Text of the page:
As always, I have Jonny Sabbagh and Will Harper in my corner on everything that could be a puppet. From the talking front door and sexy windowsill, to an entire row of shoes, a Jagger-esque rubber mask, and the beautiful underwater fish they created for an environmentally friendly music video.
How was working with your children this time around?
My children were way more professional than me. They put me to shame. They drank a lot of tea, and they knew all the words. I was really proud of them. I’m not sure if they want to do any acting again, up to them, but they were the best choice for the weird stuff I needed them to do – we taped my daughter to a wall.
What do you want / hope viewers will take from the series?
I hope if they shout at me on the street its nice stuff. But I know better than anyone that Clunkerdunk is a strange show and won’t be for everyone.
I also hope they take the title and tell other people about it. It hardly trips off the tongue, so we have a theme tune now – literally says the name of the show 10 times. Perfect.
If you do watch the show, please turn up your headphones. And take breaks in-between episodes. Do not binge this show. It will do your head in.
Interview With Lucy Pearman
Tell us about your character, Bobby Kindle.
Bobby is Herbert’s partner in crime. She’s a dedicated mum who loves the kids and Herbert and she just quietly and gently keeps things ticking over.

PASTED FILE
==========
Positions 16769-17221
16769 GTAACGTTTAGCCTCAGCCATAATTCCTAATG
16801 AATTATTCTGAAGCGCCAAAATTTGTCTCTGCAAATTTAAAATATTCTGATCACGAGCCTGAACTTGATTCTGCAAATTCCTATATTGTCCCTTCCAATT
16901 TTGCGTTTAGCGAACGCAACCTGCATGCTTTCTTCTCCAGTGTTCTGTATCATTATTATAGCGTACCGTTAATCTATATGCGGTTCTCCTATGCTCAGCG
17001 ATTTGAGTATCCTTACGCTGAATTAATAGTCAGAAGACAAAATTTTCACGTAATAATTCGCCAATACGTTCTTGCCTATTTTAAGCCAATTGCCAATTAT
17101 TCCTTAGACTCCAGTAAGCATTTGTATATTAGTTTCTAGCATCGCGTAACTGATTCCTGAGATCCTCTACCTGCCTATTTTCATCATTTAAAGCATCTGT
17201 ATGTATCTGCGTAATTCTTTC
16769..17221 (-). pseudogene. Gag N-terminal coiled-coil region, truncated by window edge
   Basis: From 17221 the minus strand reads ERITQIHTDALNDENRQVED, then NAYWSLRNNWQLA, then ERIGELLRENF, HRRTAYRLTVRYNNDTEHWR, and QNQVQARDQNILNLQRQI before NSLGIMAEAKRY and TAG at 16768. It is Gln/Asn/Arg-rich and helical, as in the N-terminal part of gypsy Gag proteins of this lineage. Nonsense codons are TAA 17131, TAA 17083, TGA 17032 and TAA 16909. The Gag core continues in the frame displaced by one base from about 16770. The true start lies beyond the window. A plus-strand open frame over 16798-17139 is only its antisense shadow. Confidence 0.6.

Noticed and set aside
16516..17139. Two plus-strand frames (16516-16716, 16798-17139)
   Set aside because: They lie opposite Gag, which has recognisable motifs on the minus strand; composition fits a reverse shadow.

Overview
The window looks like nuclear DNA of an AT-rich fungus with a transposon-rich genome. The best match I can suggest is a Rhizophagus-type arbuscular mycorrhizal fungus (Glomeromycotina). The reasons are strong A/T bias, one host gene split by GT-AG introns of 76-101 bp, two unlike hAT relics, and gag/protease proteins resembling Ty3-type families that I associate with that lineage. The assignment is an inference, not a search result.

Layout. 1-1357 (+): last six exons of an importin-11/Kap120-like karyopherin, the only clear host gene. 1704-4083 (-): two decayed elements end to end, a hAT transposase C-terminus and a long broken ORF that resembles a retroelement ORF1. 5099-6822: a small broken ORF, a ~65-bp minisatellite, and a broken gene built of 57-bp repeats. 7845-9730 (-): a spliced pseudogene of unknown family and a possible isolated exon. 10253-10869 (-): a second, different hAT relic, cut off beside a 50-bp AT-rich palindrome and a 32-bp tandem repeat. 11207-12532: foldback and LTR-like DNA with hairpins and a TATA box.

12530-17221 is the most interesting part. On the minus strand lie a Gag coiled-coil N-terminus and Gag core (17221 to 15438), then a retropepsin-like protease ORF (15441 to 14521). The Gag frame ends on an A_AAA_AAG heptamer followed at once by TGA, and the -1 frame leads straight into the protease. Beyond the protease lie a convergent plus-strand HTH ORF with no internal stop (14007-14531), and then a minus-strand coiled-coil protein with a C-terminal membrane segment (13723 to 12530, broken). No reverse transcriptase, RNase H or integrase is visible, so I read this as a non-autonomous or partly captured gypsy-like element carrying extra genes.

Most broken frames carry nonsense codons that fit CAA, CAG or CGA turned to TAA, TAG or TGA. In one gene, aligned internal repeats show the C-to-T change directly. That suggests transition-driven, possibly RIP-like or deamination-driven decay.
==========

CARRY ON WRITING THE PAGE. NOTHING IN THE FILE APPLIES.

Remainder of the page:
Do you have any fun anecdotes of working with Spencer on set?
We had to film a scene where Bobby is wearing a cricket helmet and she kisses Herbert. Obviously, I couldn’t reach him to kiss him because the face guard on the helmet was down, so I stuck my tongue out but I didn’t realise how long my tongue was and it accidentally touched his tongue and we both completely freaked out. I think it’s in the bloopers. I’ve never touched tongues with any of my best mates before and I don’t recommend it!
How has the relationship between Bobby and Herbert developed?
Well, I mean they’re still together! Spencer gave me a bit more to do this time, but I still managed to crawl under the bed and have a little sleep every lunch time.
They definitely work well as a team. I think Bobby is at a stage in her life where she’s looking for her “thing” now the kids are a bit older she’s got a bit more time so she’s thinking about going running or joining a cricket club, but she doesn’t discuss this you just see her in a cricket outfit holding a bat.
Did you get involved with any of the props / VFX on this series?
Well at one point I have to look like I’m floating in the air. I don’t know if Spencer has seen my BBC short Please Help but I also float in that, so I think I’ll just pop that in my contract now. Everything I do, I have to float, at least for a bit.
What was the most enjoyable / funny thing to film?
I love working with the kids they are so brilliant and funny and when they’ve had enough, they will just say ‘that’s it I’m done’ and I honestly wish I could do that.